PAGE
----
I have added more set pictures from Someday This Pain Will Be Useful To You, thanks to Renae.
I have re added better quality screencaps from Glorious 39, he wasn’t in the movie much but he was still great. Here are the clips for those who haven’t seen them.
I realised I left out a few scenes so I’ve capped them and readded caps in better quality, I have also added clips.
Watch the other clips here.
I have added 2 on set images from Someday This Pain Will Be Useful To You, if anyone has them in HQ please let me know.
I have added a new layout by Sunflower Girl Designs please leave a comment
The drama tells the tale of an isolated youngster (Toby Regbo) who must contend with his dysfunctional family the summer before he heads to college. Ellen Burstyn, Marcia Gay Harden, Lucy Liu and Stephen Lang are already on board.
The film, which is being directed by Roberto Faenza, centers on a recent high school grad (to be played by Toby Regbo) who feels out of step among his affluent peers despite being raised in a privileged albeit broken home by his mother.
I have uploaded a behind the scenes exlusive from GMTV, it doesn’t feature Toby, but some new scenes, I doubt we’ll see him in a trailer as his role is small.
A review on Mr Nobody
A very, very old and possibly senile man lies in hospital in 2092 and gradually recalls key fragments of his life in a jumble of flashbacks, flash forwards, near-death experiences and fantasy in Belgian filmmaker Jaco Van Dormael’s Mr. Nobody, an ambitious, if uneven, experimental sci-fi romance that is less a thought-provoker than a dazzling juggling act.
We learn our protagonist’s name is Nemo (Latin for “no one”), a sly reference to Jules Verne’s underwater captain considering this Nemo can’t swim, an important factor in several path-altering decisions. The emotional crux of the film is a brutal scene in which nine-year-old Nemo (Thomas Byrne), whose parents are divorcing, stands on a train platform and is asked to choose whether to leave with his mother (Natasha Little) or stay with his father (Rhys Ifans). We see three versions of him as a teen (a fine performance by Toby Regbo) and as a 34-year-old (Leto) which result from him taking both tracks, so to speak, of that childhood decision.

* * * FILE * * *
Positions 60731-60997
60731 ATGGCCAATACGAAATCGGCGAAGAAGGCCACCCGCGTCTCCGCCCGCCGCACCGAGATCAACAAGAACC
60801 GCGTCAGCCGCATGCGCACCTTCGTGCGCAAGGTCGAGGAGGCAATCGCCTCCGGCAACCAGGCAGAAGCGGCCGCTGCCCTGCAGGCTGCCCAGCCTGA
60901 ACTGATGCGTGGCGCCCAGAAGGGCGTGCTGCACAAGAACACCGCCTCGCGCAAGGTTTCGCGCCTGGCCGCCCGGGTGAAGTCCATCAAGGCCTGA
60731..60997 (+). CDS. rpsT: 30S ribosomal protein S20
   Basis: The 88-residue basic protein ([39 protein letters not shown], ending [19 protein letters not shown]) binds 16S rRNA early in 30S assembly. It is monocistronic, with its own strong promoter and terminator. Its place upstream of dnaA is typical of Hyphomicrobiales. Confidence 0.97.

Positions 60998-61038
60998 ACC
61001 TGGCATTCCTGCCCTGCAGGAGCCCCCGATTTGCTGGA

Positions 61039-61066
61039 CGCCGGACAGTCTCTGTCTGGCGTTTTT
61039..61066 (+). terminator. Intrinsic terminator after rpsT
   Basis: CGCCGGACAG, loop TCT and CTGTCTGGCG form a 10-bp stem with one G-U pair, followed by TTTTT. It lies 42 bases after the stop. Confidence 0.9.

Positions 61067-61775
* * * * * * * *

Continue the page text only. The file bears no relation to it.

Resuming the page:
READ MORE @ The Globe And Mail.
How would your describe your character of Elliot?
It’s has taken me a long while to figure out who he is – it’s part of the process. Basically he’s the oldest brother in the family and he’s got two younger siblings, a younger sister and his younger brother, so he has to protect the family. He’s almost a fundamentalist in that he will protect his family to the dying day, until he’s in ultimate pain, until everything’s gone wrong. He says even until we are starving. Until he can’t handle a moment more of it, he’s going to protect them. He thinks the whole way through that it’s for the best and that he’s doing it for their own good.
Why do you think that he has this extraordinary motive to keep the family together and protect them?
He’s seen what can happen when it goes wrong. In the past they’ve had problems with the social services and the last thing that he wants is for his family to split up. We had a Social Services person come in and talk to us, and he said that, although the family hypothetically could be split up, it’s not very likely. But Eliot has this skewed view of what’s going on, he’s got a very clichéd perception. He doesn’t want to mix with authority, he doesn’t like the police, he doesn’t like neighbours, he doesn’t like anyone else, he doesn’t like social services workers, he doesn’t like anyone intruding. So he’s got this idea of a terrible Social Services man coming in, tearing their family apart. So he’s protecting them from what he thinks is the worst thing that could happen: his family getting split up.
READ MORE @ Royal Court Theatre.